A piano tuner at the orphanage heard her play one day and offered her and Frina jobs with a musical troupe that entertained the Germans. It was a frightening prospect, but Anna kept thinking of her father’s last words — just live…JUST LIVE!
They played for Nazi generals and in front of German audiences in the city of Kremenchug: Bach, Beethoven, Rachmaninoff, Liszt, Brahms, Chopin.
Years later people asked her how she could have done what she did. Was it not like the musicians who played as Jews walked into gas chambers in the concentration camps?
And her music, she says, was the only spot of beauty in that bleak atmosphere. Music provided a psychological cocoon. Without it, her spirits might have broken… “We were a precious commodity for the Germans,” she said. “We were more valuable alive than dead.”
When the Germans began retreating, they took the musical troupe with them, back to Berlin. There, the Jewish Arshanskaya girls walked past Gestapo headquarters and even Adolf Hitler’s bunker after the Allied bombing began…When the war finally ended in 1945, they were taken to a displaced persons camp…” ( Mona Basu CNN )
Turn up the sound. Video made by her son after Zhanna made it to America. You will hear her playing the piano in the background.
Who would have dreamed a matronly, middle-aged Scottish woman could have the nerve to leave all behind, forgetting her appearance and walk onto a stage to sing for a better life? Susan Boyle did. The sneers and raised eyebrows were quickly put to rest when she opened her mouth to sing. God had given her a great talent and she was going to let all know that what was under the facade was not what one could see…but if they listened, they could hear it.
Isn’t this so true of the way we look at people? We look on the outside, but God looks at the heart. He also bestows on people many gifts that can be used for His glory. Some people find that gift and use it wisely. Others never venture into the unknown possibilities…and the gift goes unused.
One day I drove to see a man that I had been told was a great stained glass maker. Wanting him to make something for me, I ventured out onto a long road that seemed to lead to nowhere. Soon I saw a little hut and a man who looked like “old father time” walked out. My first instinct was to just drive away. Had I done that, I would have missed some of the most beautiful glass work I had ever seen outside of a cathedral. When having a conversation with him, I learned that he prayed for his customers and God always brought him enough people to pay his bills and live comfortably. He loved his little place in the woods where he could produce for others beautiful glass art of which he had a great talent.
So it was with Susan. She never felt at ease with people, but she did with music. Her background had given her little self-confidence, but her music did. That was how she was able to rise above it all and face the audience with her talent on that first night on stage with the world watching. After the pressures of winning the talent show became too much, she had to back away for a while. Crowds of people, media comments and the burden of it all drove her into seclusion to find a renewed health. Once again she overcame and her albums of beautiful songs hit top sales.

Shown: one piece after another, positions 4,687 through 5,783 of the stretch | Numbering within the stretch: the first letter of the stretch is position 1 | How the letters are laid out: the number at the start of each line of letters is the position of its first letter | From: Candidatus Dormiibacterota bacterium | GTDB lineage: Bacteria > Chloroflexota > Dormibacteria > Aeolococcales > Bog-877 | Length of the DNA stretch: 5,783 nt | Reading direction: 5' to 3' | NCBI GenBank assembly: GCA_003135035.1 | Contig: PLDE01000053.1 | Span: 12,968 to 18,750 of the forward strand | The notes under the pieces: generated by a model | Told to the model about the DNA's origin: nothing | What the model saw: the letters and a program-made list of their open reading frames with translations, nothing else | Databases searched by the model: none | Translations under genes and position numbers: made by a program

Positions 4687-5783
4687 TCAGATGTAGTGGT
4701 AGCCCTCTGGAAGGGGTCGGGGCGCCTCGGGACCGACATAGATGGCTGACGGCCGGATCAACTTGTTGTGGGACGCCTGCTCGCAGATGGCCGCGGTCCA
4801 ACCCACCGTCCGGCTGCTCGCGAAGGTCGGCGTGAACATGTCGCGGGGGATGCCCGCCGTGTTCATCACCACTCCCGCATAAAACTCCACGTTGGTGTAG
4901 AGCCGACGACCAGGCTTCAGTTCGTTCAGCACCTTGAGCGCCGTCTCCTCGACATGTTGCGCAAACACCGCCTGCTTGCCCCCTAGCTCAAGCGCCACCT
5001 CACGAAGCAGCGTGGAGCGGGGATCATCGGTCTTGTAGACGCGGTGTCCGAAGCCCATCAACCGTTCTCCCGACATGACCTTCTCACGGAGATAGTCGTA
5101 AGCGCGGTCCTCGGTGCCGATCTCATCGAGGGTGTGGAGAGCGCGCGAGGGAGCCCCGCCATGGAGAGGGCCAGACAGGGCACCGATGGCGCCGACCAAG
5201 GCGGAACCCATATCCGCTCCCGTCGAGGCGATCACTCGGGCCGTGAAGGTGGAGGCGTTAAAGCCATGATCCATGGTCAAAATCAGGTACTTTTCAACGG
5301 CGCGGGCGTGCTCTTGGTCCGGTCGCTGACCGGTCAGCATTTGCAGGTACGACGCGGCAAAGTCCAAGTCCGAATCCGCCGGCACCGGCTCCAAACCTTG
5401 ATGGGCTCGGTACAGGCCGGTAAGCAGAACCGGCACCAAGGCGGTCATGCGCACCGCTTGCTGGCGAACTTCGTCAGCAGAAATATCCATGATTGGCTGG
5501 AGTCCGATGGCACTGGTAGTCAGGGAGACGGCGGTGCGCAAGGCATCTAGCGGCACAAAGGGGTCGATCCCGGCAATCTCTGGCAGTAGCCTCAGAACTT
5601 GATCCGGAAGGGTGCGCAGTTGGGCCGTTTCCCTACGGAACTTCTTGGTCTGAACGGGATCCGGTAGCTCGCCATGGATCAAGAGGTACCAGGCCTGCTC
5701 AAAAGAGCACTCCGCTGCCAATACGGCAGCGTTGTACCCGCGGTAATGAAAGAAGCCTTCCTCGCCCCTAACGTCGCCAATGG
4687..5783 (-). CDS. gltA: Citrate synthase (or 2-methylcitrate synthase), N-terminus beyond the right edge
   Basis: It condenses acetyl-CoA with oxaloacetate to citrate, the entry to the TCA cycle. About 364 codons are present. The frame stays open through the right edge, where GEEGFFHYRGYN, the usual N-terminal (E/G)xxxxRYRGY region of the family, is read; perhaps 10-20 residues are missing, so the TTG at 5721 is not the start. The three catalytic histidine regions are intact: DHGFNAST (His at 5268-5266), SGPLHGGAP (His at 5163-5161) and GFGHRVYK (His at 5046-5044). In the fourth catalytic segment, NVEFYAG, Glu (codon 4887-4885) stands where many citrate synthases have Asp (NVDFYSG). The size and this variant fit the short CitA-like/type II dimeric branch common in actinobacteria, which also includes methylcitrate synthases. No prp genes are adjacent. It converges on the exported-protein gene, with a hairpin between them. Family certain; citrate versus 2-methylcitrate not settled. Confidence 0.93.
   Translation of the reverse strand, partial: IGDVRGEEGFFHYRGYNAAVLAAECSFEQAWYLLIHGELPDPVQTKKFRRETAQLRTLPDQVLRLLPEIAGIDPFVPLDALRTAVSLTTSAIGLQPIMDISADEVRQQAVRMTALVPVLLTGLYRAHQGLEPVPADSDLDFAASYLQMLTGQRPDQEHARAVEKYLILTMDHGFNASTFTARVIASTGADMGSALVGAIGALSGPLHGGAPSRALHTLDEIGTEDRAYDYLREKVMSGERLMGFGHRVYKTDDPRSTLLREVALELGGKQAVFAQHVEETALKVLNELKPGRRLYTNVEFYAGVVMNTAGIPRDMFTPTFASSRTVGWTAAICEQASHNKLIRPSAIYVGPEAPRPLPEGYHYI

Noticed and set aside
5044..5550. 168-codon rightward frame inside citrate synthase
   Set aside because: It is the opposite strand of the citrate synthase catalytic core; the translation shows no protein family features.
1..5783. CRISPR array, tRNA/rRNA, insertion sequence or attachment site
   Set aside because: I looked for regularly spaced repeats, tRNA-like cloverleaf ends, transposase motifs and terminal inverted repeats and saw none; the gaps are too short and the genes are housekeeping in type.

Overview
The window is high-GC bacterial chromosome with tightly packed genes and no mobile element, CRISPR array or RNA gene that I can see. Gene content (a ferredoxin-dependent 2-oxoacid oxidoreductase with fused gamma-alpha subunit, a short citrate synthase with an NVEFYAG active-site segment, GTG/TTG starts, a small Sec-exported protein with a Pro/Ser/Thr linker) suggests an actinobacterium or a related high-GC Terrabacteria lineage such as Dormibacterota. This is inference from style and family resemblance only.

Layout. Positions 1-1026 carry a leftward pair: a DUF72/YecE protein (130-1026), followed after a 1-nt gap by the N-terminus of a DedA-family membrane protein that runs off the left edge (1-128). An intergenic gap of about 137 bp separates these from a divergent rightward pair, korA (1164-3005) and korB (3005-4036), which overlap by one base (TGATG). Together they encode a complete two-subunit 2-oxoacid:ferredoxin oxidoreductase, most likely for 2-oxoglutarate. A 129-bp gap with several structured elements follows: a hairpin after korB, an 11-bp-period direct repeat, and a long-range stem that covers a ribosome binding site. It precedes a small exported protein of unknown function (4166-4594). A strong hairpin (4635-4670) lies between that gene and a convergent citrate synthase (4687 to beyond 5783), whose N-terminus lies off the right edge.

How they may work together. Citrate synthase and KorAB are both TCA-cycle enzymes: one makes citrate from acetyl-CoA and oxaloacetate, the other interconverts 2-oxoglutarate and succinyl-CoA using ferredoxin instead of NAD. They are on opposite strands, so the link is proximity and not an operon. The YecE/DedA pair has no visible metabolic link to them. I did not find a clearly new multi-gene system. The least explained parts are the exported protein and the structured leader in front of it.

Susan says, “ I’m a champion for those who don’t have the confidence to do things and don’t have a voice; the ones people tend to ignore…”
Find your gift…for all of us have something that God has given us. Seek it, pray for it…and use it.
It is my pleasure to present Susan Boyle in a tribute to her remarkable life. Enjoy!
Video Turn up sound
The voices of the Three Tenors presented for Christmas by Boyer Writes
In Vienna, a concert in Vienna of traditional and sacred Christmas music featuring Pavarotti, Carreras, Domingo.
Turn up sound and push red slide to the beginning of video if it starts in the middle.
Boyer Writes presents Christmas music for your inspiration.
O Come, O Come Emmanuel
Christmas is a time of celebration and belief…belief in the true Christmas when the Savior of the World was born…belief in the joys that surround Christmas. Many of these joys come in different forms. It may be the decorating of the Christmas tree with all the old ornaments that have been carefully put away for another year. It could be baking of a special pie or the wrapping of a present for a special person. The choirs that sing our once a year music and the garlands and wreaths that are hung… bring a light and hope to our lives and in our churches. Some of those lights are bathed in sunlight and swaying moss from the trees, as here in my home state of Florida or in the beautiful snow-covered churches further up north.
Some say that Christmas is for children. We know it is a special time for them, but the true meaning of Christmas is for everyone.
“For to us a child is born, to us a Son is given, and the government will be on his shoulders. And He will be called Wonderful Counselor, Mighty God, Everlasting Father, Prince of Peace.” Isaiah 9:6
To have the faith of a child…to be able to hear the ringing inside a small bell when grown-ups have ceased to hear it because of disbelief…is the theme of one of the most loved and cherished of Christmas films, The Polar Express. available online